The way Rosen considers the question makes his answer seem like some grand manifesto for children’s education. He doesn’t finish there; the liturgy of errors continues rolling eloquently off his tongue.
“The government’s guidelines are totally, totally absurd. I’ve seen the way they’ve worked with my own children, I’ve seen what happens when some people try and squeeze what I do into that framework — and none of us who write poetry like it. And then it gets even worse, because the way in which children are invited to respond to these poems is geared up to tie them into the SATs. The kinds of questions they ask are narrow-based, silly, factual questions about what kind of poem it is, or count-the-adjectives, spot-the-metaphors. This has nothing to do with poetry, and the process of poetry, but everything to do with how to get kids through exams. And then teachers are nervous, they’re worried about their position on the league tables, so they dish out worksheets on poetry to kids.”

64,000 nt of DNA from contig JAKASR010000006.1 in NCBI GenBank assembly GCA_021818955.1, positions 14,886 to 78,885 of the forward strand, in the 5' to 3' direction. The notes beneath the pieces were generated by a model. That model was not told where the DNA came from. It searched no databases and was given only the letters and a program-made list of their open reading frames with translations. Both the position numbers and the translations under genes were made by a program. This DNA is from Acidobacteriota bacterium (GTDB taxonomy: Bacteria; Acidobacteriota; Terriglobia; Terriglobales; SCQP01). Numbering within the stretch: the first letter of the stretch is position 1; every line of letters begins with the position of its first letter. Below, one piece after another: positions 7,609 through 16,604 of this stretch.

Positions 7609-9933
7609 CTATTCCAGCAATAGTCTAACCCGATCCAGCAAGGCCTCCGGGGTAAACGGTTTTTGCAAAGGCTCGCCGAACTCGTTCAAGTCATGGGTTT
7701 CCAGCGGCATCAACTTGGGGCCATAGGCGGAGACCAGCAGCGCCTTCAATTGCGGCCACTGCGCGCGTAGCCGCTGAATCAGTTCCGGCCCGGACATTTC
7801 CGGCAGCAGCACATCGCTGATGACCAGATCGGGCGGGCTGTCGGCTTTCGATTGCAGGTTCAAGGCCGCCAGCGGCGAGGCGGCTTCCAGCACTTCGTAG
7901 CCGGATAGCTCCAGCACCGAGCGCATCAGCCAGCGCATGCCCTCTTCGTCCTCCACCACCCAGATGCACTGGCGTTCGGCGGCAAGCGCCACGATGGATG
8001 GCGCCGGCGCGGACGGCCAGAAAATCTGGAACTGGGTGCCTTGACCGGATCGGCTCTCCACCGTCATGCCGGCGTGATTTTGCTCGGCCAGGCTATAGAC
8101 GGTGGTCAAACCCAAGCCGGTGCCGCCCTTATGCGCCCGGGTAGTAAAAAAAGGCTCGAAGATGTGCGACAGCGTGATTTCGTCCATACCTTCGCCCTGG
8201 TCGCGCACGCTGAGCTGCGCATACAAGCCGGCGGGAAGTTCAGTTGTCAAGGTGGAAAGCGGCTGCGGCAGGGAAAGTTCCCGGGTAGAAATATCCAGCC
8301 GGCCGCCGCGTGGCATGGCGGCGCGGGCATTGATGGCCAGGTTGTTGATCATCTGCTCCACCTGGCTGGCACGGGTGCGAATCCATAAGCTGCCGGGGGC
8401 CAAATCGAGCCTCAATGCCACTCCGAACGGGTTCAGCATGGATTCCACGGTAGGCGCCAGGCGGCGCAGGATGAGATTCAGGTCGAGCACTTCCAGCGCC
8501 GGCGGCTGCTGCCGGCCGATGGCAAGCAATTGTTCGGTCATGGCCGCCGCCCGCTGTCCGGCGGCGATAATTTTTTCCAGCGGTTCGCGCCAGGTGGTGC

The word “worksheets” is spat out with such contempt that I’m afraid Rosen will slam the phone down and the interview will be over. His righteous indignation is slightly terrifying. And he still isn’t quite finished.
“The idea of reducing poetry to worksheets is an utter disaster, and they should be ashamed of themselves”.
Given such a mountain of obstacles, then, can poetry even be taught in schools when there is a curriculum to follow?